CA firm: Nassau police merger study was 'plagiarized'

The Nassau police merger study that has prompted calls for an investigation contains wording that is "almost identical" to one that was produced by a

The Nassau police merger study that has prompted calls for an investigation contains wording that is

The Nassau police merger study that has prompted calls for an investigation contains wording that is "almost identical" to one that was produced by a California firm about the feasibility of merging New Jersey police departments. (6/22/15)

MINEOLA - The Nassau police merger study that has prompted calls for an investigation contains wording that is "almost identical" to one that was produced by a California firm about the feasibility of merging New Jersey police departments.

As News 12 has reported, Nassau County contracted former NYPD Detective Richard "Bo" Dietl for $24,000 and received a 13-page report on the feasibility of folding Freeport and Hempstead village police departments into the Nassau County Police Department. News last week of the 2014 study sparked outrage from village officials who say they were left in the dark about it. The $24,000 total for the study meant it didn't need Legislature approval; nor did a second $24,000 study Dietl's firm did on security at Nassau's Cedar Creek Sewage Treatment Plant.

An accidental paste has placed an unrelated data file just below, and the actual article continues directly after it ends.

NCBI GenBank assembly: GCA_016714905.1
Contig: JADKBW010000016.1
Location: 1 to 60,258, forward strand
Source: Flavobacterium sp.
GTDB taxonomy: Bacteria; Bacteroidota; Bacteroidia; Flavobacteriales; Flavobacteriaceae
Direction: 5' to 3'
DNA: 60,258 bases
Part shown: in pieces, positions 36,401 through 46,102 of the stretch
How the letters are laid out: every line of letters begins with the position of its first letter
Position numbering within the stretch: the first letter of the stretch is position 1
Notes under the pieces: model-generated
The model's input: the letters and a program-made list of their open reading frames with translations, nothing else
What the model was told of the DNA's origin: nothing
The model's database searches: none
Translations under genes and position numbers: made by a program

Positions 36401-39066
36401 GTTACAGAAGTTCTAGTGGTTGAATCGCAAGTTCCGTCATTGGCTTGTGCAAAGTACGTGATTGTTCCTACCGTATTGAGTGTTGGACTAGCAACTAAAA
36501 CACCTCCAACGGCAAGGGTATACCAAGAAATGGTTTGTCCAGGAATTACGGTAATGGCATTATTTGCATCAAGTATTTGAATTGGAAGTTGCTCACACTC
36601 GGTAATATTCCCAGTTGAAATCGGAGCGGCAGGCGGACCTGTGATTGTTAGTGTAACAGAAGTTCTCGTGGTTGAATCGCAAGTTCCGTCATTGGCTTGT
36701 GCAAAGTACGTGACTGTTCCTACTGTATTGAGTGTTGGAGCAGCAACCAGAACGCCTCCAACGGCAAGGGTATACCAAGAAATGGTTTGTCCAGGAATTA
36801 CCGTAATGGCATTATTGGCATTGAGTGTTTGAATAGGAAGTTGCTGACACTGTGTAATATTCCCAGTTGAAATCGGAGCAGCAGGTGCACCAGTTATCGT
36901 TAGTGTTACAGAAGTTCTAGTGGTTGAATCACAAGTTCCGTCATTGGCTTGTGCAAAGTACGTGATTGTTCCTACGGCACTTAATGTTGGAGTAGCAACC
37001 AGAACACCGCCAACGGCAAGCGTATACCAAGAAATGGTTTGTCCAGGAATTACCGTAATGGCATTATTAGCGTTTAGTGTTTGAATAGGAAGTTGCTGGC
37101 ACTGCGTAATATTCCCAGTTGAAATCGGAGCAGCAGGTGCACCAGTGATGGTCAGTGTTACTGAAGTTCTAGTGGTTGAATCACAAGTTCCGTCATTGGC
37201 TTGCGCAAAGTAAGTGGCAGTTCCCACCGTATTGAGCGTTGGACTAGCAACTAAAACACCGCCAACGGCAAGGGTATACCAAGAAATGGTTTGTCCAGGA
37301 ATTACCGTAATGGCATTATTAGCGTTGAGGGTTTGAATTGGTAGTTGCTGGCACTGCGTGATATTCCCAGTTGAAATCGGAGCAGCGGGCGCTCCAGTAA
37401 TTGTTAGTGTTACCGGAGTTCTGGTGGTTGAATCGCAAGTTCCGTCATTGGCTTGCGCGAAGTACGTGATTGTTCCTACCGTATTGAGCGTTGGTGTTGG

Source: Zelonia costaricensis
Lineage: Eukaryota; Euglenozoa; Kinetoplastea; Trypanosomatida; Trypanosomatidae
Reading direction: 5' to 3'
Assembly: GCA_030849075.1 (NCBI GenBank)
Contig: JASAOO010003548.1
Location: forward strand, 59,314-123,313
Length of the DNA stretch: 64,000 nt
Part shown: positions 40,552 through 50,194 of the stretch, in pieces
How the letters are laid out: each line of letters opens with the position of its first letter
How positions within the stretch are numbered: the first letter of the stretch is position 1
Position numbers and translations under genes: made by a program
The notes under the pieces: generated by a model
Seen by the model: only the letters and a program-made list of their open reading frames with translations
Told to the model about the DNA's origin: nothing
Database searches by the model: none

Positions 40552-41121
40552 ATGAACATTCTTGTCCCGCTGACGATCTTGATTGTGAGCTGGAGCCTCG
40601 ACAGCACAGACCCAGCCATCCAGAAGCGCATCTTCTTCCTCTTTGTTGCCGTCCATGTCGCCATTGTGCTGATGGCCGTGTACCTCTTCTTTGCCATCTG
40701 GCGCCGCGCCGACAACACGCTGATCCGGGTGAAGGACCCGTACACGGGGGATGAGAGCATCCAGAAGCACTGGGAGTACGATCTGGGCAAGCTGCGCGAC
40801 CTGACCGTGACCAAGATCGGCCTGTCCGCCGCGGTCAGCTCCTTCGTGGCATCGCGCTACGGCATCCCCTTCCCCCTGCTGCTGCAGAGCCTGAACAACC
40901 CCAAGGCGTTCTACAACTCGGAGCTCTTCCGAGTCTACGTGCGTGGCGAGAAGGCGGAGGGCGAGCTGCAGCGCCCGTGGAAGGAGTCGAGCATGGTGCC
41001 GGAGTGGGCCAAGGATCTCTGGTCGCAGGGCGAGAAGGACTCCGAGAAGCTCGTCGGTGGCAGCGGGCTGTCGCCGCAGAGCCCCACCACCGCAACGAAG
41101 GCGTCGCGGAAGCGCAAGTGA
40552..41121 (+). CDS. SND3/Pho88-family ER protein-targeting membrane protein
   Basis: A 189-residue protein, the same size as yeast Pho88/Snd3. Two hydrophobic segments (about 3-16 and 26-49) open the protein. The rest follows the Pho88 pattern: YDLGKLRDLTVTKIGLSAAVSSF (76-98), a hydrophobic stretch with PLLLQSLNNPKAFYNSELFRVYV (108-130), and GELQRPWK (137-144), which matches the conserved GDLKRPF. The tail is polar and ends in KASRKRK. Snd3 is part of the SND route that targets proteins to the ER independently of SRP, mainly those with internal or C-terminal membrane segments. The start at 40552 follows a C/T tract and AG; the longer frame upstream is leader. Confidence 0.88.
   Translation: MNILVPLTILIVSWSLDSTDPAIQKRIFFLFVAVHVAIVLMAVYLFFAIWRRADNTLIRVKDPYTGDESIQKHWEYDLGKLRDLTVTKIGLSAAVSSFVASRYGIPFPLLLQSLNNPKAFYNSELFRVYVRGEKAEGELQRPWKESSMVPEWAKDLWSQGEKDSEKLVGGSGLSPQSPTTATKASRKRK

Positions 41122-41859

Some lines in Dietl's police study appear to have been copied verbatim from a separate study done by a California consulting firm in 2013. News 12 sent the Nassau report to the California firm's president, Richard Brady, for examination.

"I have no idea why they felt it necessary to plagiarize our report," Brady told News 12 over the phone. When asked if there was any possibility that it was a coincidence, Brady replied, "No, absolutely none at all."

Acting Nassau District Attorney Madeline Singas was stunned. She notes that while it's not criminal to look to other reports for guidance, she says, "In this kind of case it seems like the work just wasn't put into it."

Singas' office says it is already investigating the county's contracting practices, and says Dietl's police study contract is being reviewed. "If there's criminality here we will find it, investigate it and prosecute," Singas says.

Dietl told reporters last week that he still has not been paid by the county for the study. Acting Police Commissioner Thomas Krumpter said in a statement, "The report is incomplete, a number of questions remain unanswered, and therefore the contractor has not been paid."

News 12 reached out to County Executive Ed Mangano for comment, but was told he could not comment because he has not seen the report, even though the cover page of the Dietl study is addressed to Mangano's office. News 12 sent copies of both reports to the executive.

News 12 also contacted Dietl for comment on the allegations of plaigiarism, but has not received a response.

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